After the game, I just said: “I want to be a goalie!”. I don’t think my mom was very happy with my decision. But, my parents still let me try it. As they said, when you are a kid, it is better to have any hobby, then no hobby at all. So, I started playing hockey, and after a few practices, my parents were happy with my choice. I was staying active, making new friends and enjoying the game. Later on, I realized that hockey had taught me discipline, responsibility and good habits. But at that time I was too young to be aware of it.

Romana: I feel very comfortable in front of my goal.

I DIDN’T LIKE PLAYING WITH GIRLS

My hockey career began in my home town. I started playing on the boys team MHK32 Liptovsky Mikulas, until I was 14. After that I started to play with girls. Of course, it was a big change for me: I didn’t like playing with girls, because the game was slower, and girls shots weren’t as strong as the boys. Not to mention the team atmosphere was completely different. You know, sometimes is really difficult for a man to understand us, girls. 😀

For the next few years I played in the Slovak women’s hockey league, where I was on several different clubs:  HC Spišska Nova Res, HC ’05  Banska Bystrica, HC Poprad. I played one year for juniors, and then moved to Bratislava, where I played for HC ŠKP, for the next 3 years. While playing for ŠKP, I also ended my school, and received my bachelor’s degree. 

Romana Kiapešova: At the first very moment, I wanted to become a goalie!

A CANADIAN EXPERIENCE

Last year I went to Canada, to play for the  Laurentian University. I wanted to play hockey in a good league and also study while playing. In order to do that, I was contacting a lot coaches. I made a video of my games and saves, attached my biography and send it to many different teams. At the end, I left to Canada, and stayed there for the first semester of school, until Christmas.

All in all, I liked my team and also the system of studying, because it’s completely different compared how it works in Europe. But I didn’t like a city. It was a very small city and there wasn’t so much to do. Also, the public transport was bad, so it was hard to get anywhere out of the school campus. As far as hockey is concerned, the practices were almost the same as at home. The food was different, but I was cooking for myself so It’s wasn’t so bad. And one more thing: coffee is horrible in Canada! 😀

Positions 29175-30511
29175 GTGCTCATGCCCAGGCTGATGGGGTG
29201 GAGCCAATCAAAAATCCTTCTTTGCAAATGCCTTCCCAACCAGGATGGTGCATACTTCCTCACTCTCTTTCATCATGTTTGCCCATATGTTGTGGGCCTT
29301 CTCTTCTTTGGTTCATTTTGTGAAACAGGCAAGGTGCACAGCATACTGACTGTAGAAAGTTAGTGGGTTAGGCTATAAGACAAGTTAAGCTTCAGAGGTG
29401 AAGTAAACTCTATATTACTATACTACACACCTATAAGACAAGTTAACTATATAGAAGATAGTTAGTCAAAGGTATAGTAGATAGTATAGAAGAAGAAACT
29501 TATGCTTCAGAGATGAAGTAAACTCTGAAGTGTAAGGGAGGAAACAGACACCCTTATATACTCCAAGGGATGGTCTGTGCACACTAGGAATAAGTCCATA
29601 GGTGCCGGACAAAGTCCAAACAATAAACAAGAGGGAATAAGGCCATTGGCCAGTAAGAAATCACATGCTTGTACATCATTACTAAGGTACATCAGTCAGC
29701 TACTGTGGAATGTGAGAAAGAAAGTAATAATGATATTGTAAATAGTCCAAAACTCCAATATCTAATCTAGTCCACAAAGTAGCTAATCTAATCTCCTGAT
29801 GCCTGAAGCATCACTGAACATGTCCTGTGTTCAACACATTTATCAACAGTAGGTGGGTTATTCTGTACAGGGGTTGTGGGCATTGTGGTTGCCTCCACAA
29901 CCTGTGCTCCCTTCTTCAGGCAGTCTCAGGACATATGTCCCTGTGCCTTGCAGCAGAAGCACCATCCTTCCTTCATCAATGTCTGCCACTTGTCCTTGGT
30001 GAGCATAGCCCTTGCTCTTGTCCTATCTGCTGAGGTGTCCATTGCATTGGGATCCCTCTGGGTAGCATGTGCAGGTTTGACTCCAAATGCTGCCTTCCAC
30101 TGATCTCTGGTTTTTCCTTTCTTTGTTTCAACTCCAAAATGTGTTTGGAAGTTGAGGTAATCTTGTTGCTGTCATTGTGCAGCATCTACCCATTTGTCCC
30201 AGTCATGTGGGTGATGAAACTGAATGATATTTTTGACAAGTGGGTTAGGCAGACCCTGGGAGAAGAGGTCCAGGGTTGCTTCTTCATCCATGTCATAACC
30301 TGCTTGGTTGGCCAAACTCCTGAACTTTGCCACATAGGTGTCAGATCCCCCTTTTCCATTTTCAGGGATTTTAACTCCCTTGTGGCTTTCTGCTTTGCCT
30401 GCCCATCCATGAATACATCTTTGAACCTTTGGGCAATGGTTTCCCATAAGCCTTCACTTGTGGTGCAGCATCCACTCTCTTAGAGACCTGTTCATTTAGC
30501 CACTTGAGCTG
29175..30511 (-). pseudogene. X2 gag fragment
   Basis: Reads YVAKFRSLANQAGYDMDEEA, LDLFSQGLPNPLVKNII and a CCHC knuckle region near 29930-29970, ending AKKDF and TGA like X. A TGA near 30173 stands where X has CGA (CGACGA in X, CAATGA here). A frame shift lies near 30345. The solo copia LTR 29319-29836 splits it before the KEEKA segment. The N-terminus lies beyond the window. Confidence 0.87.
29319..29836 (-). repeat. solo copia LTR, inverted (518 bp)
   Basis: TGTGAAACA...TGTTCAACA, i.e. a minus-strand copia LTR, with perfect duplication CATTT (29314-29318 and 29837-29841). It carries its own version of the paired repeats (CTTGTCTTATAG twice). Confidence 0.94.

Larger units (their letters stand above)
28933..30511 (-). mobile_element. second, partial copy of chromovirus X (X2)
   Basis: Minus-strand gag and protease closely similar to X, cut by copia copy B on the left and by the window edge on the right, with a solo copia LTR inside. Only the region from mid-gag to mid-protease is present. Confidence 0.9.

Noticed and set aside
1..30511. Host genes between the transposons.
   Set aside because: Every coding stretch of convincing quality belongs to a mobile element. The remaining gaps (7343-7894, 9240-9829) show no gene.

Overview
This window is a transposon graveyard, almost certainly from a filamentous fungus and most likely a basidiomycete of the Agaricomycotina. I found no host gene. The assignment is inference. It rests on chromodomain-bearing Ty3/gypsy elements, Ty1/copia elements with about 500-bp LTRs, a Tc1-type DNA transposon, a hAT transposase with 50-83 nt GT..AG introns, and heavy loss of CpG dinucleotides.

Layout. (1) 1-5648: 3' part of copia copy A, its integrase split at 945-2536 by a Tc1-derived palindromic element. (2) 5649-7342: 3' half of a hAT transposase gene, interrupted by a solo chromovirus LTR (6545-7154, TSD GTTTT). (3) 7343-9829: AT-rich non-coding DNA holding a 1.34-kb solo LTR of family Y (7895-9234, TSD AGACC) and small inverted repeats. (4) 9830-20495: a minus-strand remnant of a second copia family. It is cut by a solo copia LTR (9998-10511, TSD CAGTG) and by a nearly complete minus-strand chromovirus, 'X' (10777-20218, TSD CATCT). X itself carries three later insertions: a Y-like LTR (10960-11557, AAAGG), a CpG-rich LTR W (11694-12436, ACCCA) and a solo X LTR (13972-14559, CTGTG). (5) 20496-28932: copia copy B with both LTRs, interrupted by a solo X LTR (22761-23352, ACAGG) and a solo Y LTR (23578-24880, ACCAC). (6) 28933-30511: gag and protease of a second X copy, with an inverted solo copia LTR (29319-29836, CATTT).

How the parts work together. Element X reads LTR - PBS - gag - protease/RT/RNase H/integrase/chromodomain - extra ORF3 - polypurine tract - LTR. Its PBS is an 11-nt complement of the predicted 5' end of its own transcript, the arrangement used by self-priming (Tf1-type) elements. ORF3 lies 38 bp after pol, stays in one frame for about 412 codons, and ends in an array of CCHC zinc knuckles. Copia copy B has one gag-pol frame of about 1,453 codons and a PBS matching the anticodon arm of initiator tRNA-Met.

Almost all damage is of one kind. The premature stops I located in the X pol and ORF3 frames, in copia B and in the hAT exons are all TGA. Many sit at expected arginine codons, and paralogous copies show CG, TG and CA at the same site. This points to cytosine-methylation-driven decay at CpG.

After a semester spent in Canada, I had to come back home, because my family needed me. Currently I’m playing on a boys junior team and concentrating on the World Championship in April.
The Slovakian National Women’s Hockey Team, after winning gold in China, 2015

 WE WERE SUCH A GOOD TEAM

When I look back, the best hockey memory for me is the winning the Worlds in China. It was my first senior championship where I played most of the games. I remember a game when we defeated Hungary, and I had shutout. After that, we defeated China as well, and won gold. We were such a good team there, and we had so much fun.

On the other side, my worst moment happened at the end of 2011. While I was playing a game, I had my ACL (anterior cruciate ligament ) torn, 16 secs before the end. The injury was painful, but finding out that I would have to miss the next Worlds was even harder for me. It was my last year in the U18, and I was really sad I couldn’t contribute my team. I was recovering for the next 6 months. It was a very long and hard process.

Sadly, the injuries are an integral part of the sport.
I WANT TO TRAVEL THE WORLD

My future plans are to finish my degree on both schools and to continue to play hockey. During my studies, I want to travel the world, and hopefully find a good job, place to live and have a family. Nothing special, I think 🙂

At the end, I would tell other players to play hockey and have fun. Don’t make it so serious, at first have fun. Train hard, give your 100%, but first you have to enjoy playing it. With hockey you can get to a good university and travel around the world, meet so many new people, get stronger and more successfull. Isn’t it worth of working hard?

Emma Terho: Somehow I will be always involved in hockey!

Emma Terho is a hockey player who comes from Finland, and her name is well known not only in her country, but in the whole world as well.  In her more then ten years long career, Emma has played countless times in the national jersey, defending on ice blue-and-white of Suomi. She is also the winner of two Olympic bronze medals, as well as four bronze medals from the World Championships.  Mrs Terho is  also the chair woman of the Finnish Olympic Committee Athletes Comission, and a member of board for the Finnish Ice Hockey Federation, and an IIHF Women’s Committee member.

And last but not the least, this extraordinary woman is a proud wife and a mother of two adorable kids.

Emma Terho

I ALWAYS FELT LIKE “ONE OF THE BOYS”